If you’re interested in learning more about acoustic treatment, whether it’s DIY or store-bought, check out www.UnderstandingYourRoom.com. I’ve been listening to that webinar while doing my studio remodel and the tips Joe and Gavin hand out have been invaluable to me.

Check it out here.

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  • Dave Chick

    I was JUST about to do something just like this for the backwall of my new space!  Cool!

    • http://audio-issues.com Björgvin Benediktsson

      Simple and easy Dave. If I can do, most probably can since I’m still surprised I didn’t amputate myself with the staple gun ;)

  • Mike

    Hi Bjorgvin,

     I enjoyed your DIY bass/diffusor article. I just wanted to add that the device attached to the face of the absorber is really termed a sound redirection device. It redirects the energy that strikes it in an opposite direction angle that matches its strike angle to the device.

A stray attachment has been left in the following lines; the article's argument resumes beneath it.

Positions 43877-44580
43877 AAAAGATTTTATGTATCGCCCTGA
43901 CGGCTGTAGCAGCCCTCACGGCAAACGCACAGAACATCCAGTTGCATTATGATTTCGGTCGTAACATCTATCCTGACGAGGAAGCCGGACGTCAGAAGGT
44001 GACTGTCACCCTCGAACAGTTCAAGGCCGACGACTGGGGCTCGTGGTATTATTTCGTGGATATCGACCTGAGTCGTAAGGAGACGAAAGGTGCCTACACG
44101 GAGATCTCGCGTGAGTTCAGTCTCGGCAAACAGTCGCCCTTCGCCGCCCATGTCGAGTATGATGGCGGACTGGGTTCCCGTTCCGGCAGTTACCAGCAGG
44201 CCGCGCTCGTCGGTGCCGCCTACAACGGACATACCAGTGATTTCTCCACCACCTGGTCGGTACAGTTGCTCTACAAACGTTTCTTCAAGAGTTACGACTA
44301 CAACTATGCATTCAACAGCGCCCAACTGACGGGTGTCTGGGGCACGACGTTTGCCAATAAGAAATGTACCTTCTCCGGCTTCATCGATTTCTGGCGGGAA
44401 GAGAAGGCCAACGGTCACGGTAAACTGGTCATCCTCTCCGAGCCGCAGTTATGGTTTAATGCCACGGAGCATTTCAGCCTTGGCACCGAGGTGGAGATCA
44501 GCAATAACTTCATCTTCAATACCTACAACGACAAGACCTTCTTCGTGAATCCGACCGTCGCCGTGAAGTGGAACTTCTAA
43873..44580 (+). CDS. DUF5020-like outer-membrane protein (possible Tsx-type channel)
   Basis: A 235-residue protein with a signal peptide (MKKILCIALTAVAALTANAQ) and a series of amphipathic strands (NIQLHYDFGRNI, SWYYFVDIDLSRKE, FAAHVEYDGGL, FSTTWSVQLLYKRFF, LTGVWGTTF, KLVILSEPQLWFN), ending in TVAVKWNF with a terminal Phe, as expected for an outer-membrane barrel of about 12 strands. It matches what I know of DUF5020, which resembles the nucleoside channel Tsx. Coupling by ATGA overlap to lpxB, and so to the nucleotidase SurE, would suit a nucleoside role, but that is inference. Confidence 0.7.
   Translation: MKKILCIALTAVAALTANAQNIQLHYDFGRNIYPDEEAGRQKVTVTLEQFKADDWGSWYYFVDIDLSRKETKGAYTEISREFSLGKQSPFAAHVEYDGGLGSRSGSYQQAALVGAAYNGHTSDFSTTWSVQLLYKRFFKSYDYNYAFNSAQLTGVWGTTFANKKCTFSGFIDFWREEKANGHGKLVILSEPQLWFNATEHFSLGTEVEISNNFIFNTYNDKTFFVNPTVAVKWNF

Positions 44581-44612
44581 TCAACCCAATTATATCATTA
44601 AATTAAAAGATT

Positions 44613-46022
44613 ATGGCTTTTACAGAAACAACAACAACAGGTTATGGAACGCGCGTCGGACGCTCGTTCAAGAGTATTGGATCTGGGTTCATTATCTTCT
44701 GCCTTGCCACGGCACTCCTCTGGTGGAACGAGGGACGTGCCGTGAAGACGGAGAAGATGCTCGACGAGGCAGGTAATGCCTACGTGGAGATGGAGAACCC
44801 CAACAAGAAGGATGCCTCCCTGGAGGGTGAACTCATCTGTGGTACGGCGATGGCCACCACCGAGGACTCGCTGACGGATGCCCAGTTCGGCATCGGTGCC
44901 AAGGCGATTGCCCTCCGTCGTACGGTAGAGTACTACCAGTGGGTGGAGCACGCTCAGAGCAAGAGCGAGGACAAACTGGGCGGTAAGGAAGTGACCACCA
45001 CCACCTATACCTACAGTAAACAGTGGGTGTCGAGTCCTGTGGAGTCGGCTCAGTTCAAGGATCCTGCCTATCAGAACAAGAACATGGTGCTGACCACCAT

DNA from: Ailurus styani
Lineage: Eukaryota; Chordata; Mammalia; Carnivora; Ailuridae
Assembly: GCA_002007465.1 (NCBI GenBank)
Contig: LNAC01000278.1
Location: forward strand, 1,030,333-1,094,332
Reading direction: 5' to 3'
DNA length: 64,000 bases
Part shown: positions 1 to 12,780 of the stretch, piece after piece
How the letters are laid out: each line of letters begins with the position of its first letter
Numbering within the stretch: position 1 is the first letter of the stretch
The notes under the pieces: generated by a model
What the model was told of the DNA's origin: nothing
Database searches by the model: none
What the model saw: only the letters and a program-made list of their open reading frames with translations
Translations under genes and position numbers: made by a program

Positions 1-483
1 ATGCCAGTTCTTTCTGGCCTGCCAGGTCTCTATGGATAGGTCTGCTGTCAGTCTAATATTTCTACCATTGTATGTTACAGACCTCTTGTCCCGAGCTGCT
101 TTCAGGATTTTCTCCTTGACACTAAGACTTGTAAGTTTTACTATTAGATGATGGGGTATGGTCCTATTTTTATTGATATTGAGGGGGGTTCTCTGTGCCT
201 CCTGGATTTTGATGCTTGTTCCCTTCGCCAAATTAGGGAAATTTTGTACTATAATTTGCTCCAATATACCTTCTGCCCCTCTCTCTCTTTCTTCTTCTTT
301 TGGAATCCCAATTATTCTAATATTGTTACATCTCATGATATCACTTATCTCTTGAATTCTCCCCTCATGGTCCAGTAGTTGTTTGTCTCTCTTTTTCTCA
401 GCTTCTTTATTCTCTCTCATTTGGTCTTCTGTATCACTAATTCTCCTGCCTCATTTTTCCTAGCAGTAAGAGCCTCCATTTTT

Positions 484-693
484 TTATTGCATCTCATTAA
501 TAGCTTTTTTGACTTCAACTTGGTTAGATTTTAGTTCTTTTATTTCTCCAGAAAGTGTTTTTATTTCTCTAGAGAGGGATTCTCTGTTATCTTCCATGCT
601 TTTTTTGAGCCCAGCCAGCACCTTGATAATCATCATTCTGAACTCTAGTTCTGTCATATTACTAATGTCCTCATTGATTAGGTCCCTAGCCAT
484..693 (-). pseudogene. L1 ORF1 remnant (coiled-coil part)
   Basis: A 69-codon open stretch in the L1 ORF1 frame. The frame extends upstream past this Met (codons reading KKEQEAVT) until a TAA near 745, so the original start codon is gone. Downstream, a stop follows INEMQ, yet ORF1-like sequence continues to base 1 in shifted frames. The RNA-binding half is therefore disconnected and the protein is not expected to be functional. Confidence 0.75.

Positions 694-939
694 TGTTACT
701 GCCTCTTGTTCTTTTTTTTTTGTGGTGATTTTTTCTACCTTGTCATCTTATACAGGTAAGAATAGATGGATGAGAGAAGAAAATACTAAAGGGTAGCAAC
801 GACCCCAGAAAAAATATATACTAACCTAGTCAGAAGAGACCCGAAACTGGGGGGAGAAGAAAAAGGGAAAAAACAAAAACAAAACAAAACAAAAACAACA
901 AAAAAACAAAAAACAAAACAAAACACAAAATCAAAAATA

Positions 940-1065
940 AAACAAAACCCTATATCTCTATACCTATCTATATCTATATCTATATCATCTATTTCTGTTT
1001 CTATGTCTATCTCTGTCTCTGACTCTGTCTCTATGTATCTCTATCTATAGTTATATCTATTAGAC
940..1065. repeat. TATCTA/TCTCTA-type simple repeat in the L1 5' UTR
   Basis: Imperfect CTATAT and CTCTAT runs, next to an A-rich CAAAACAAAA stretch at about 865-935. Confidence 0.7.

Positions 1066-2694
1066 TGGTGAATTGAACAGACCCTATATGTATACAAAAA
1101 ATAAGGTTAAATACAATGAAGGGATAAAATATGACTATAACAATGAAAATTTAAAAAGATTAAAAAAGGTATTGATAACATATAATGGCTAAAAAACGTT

A true sound diffusor will spread out certain chosen frequency ranges in two dimensional space. You are correct, they are more difficult to build. The particular diffusion sequence one chooses is based on the room use, whether playback or monitoring, specific room boundary surface, and how far away from the diffusor the seated or monitoring chair is. True sound diffusion requires a certain amount of distance between the diffusor and the seat so that the diffused waveform has time to fully form. Diffusion adds depth to your sound stage in a way absorption can never accomplish. If you think your absorbers made your room sound better, you will enjoy diffusion. Diffusion will make your room sound larger.